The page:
The first-ever CMS nationwide hospital quality survey found that 67% of patients said they would "definitely recommend" the facility in which they received treatment to friends and relatives and that 63% gave their hospitals a nine or 10 rating on a scale of zero to 10, the New York Times reports. However, many patients reported being dissatisfied with some aspect of their care, the survey found.
For the survey, the results of which were posted on Friday on Medicare's Hospital Compare Web site, randomly selected patients at more than 2,500 hospitals nationwide completed a questionnaire from October 2006 to June 2007. The survey asked 27 questions, such as how well providers handled complaints of pain, how well they listened to patients and whether they treated patients with respect, the Los Angeles Times reports.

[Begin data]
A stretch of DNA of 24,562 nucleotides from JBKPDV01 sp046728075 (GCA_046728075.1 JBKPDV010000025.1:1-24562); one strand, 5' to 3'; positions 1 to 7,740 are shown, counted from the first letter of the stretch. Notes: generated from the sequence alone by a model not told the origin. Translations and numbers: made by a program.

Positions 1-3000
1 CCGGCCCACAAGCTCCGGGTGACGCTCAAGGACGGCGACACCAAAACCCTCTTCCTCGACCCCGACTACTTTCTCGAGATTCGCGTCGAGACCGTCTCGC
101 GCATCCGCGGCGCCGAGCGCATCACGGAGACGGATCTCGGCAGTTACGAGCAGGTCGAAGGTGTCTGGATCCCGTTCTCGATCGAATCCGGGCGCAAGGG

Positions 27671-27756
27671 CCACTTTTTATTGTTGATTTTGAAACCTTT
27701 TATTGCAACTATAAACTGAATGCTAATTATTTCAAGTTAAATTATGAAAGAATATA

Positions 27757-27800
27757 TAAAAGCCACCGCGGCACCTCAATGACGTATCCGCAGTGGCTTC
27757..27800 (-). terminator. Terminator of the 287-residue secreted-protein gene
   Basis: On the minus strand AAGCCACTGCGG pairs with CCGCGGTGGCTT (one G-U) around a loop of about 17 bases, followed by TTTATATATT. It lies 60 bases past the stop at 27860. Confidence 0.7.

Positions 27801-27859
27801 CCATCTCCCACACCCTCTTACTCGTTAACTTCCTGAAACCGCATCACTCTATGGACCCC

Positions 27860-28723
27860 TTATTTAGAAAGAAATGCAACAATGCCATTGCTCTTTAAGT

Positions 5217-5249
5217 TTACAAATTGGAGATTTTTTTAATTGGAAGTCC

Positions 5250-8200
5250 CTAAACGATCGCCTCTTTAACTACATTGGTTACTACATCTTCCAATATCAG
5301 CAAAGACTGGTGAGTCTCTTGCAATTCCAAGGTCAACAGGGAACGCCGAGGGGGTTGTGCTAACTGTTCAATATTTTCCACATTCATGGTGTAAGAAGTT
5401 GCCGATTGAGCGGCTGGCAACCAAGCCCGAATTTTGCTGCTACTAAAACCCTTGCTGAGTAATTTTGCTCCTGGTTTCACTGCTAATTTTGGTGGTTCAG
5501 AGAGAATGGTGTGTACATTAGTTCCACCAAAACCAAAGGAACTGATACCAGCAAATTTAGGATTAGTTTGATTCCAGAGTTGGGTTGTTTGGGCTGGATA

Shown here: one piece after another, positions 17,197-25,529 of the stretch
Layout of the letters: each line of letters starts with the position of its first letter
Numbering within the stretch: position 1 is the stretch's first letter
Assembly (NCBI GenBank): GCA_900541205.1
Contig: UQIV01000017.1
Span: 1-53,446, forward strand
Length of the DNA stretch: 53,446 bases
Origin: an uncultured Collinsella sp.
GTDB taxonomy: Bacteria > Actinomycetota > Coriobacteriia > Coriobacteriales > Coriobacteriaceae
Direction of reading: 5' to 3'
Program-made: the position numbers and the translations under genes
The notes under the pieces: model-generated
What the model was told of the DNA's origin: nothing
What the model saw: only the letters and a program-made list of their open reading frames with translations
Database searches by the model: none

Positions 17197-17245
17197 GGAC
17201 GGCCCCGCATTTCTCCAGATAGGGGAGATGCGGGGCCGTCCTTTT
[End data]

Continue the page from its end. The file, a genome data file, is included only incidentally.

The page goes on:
AdvertisementAccording to the New York Times, many patients said they were not treated with respect by providers, that they did not understand instructions for care after discharge and that they did not receive adequate pain medication after surgery. About 25% of patients said nurses did not communicate well with them, the survey found. Twenty percent of patients said they did not receive written information regarding follow-up care when discharged, according to the survey. Federal officials noted that patients rated their experiences at rural hospitals better than those in urban settings for several satisfaction measures, the AP/Houston Chronicle reports.
Herb Kuhn, deputy administrator for CMS, said that the number of hospitals expected to participate in the next CMS quality survey is expected to increase to about 4,000 because hospitals that do not participate will have their Medicare reimbursements reduced by about $100 for each discharged patient. Hospitals are expected to administer the survey to 300 patients per year.
Source: Kaiser Family Foundation
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